U.S. Fed Radioactive Oatmeal to Little Kids*
By Melissa Dykes
It’s getting harder to focus on the “news”.
Considering that all media is filtered through just five megacorporations (compared with 50 companies in the early ’80s), not to mention (but I will) the fact that domestic propaganda was officially “approved” for use against the American people a few years ago, it’s kinda hard to tell the difference between what is real and what isn’t anymore.
Besides, it’s all “hey look, shiny things”. Pay attention to the right hand so you won’t see what the left is doing.
The distractions on the “news” also serve another purpose. To fill up your short term memory like junk food for the brain. To keep you from remembering what happened last week, let alone last year. From putting these things into perspective, especially historical perspective.
We’ve undertaken a large-scale research project. We’re six months in. I was reading The Plutonium Files, a book on the American government’s top secret medical experimentation against mostly unwitting, clueless American citizens during the Cold War. All of this stuff is on record, but many people still have no idea even half of this stuff went on.
And that’s how it is with a lot of government experimentation. There’s a decades-long history of it, stretching all the back to the stress tests that were done on soldiers in the first world war and, really, who knows if it only started there. Doubtful.
Take the Tuskegee syphilis experiments, for example, where the government lied to about and knowingly failed to treat rural African American patients for the disease so prominent health officials who could care less about the Hippocratic Oath could see what would happen as the disease progressed (and spread). The experiment on patients who never gave informed consent and thought they were being treated for “bad blood” spanned 40 years and only ended in November 1972 because of a whistleblower. Penicillin was validated as a cure in the ’40s. These medical officials essentially sentenced innocent men to slow, horrible deaths as they stood idly by and watched.
But that started in the 1930s. The real boom in experiments against the population didn’t begin until World War II, when the military not only began testing truth serum and other chemical agents against its own soldiers, but the military sailed ships up the California coastline spraying bacteria on coastal towns to see how far it would spread. Some died of pneumonia. After the war ended, and the country was swathed in the national security blanket, and unwitting citizens including soldiers, prisoners, terminal cancer patients, and even children, were subjected to all manner of experiments from radiation injections to mind control.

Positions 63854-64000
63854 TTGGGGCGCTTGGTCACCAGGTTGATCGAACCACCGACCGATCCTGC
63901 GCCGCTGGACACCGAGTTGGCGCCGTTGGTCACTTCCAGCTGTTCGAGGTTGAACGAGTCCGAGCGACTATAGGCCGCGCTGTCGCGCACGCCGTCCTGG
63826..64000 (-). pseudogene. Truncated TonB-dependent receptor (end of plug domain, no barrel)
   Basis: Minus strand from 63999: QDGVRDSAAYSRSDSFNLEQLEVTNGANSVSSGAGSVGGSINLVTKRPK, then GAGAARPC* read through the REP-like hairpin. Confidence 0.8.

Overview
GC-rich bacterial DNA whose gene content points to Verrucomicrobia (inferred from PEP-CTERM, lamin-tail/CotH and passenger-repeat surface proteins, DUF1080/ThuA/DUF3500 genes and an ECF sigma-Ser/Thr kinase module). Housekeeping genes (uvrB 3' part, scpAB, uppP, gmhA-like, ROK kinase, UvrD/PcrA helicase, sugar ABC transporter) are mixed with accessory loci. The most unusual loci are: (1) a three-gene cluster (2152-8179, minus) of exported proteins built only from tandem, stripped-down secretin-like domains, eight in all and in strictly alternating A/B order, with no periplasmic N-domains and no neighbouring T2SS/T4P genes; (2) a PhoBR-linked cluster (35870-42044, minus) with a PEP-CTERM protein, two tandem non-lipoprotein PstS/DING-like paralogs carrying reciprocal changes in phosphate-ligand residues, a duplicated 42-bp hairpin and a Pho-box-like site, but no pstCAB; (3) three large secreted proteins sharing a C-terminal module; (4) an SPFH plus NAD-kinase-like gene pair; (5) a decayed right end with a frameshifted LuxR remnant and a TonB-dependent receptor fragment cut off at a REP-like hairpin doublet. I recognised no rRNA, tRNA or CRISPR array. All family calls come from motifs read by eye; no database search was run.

And, considering the level of corruption that has spread across this nation’s leadership like a cancer, there is no real reason to believe secret experimentation against the people ever stopped.
The book “The Plutonium Files” specifically outlines the government’s cold war medical experimentation (or, what has come out on record since then anyway), which included injecting cancer patients and the terminally ill, including a 10-year-old boy who died days later, with high doses of radiation. It’s a pretty hard read.
One story that has really stuck with me (even though it is far from the worst) discloses how boys at a known eugenics school in Massachusetts were fed radiation-laced oatmeal by MIT scientists under the ruse that they were chosen to be part of a special club. Their parents were even sent letters which made this violation of human rights sound like a good and even healthy thing for these kids, stating the study was, “in connection with the nutrition department of the Massachusetts Institute of Technology” with “the purpose of helping to improve the nutrition of our children.” It went on to say the boys would get, “a quart of milk daily… taken to a baseball game, to the beach, and to some outside dinners” and “enjoy it greatly,” all with zero mention that the government, via the Atomic Energy Commission, had signed off on turning their kids into human guinea pigs.
Seventy-four children between 1946 and 1953 were fed this radioactive concoction.
“You had to drink the milk. That was the thing,” one victim named Gordon remembered.
The scientists would force the kids to clean their bowls, every last bit. They were allowed to ask for seconds. Guess it beat whatever the other kids at that awful place were being fed at the time.
The thing is, it wasn’t even for any real purposeful research.
These kinds of top secret experiments went on for decades without the public’s knowledge. After World War II, the government even shipped over thousands of German and Japanese scientists under Operation Paperclip. Some of these individuals had been engaged in biological and chemical warfare research during the war. Most of them never faced trials for the horrid atrocities they committed against humanity.
Even today we don’t know the full scope of everything that happened as a consequence of that. There are still 600 million documents related to Operation Paperclip that have yet to be declassified. National security means we may never know. The country was put on a “need-to-know” basis when that act was signed in 1947, and we simply don’t need to know.
In 1998, MIT and Quaker Oats agreed to pay out $1.85 million to 45 victims of the radioactive oatmeal study; Massachusetts was forced to pay another $676,000 to 27 participants. The book says some federal and state lawsuits on this matter are still pending.
The question is, if they would do this… if they would feed radioactive oatmeal to helpless children and lie to them and their parents about it for years… well gee, is there anything they wouldn’t do?
And what other experiments have been done on the public without its knowledge or consent? It seems the government only informs when it is forced to. The rest of us are still on a need-to-know basis.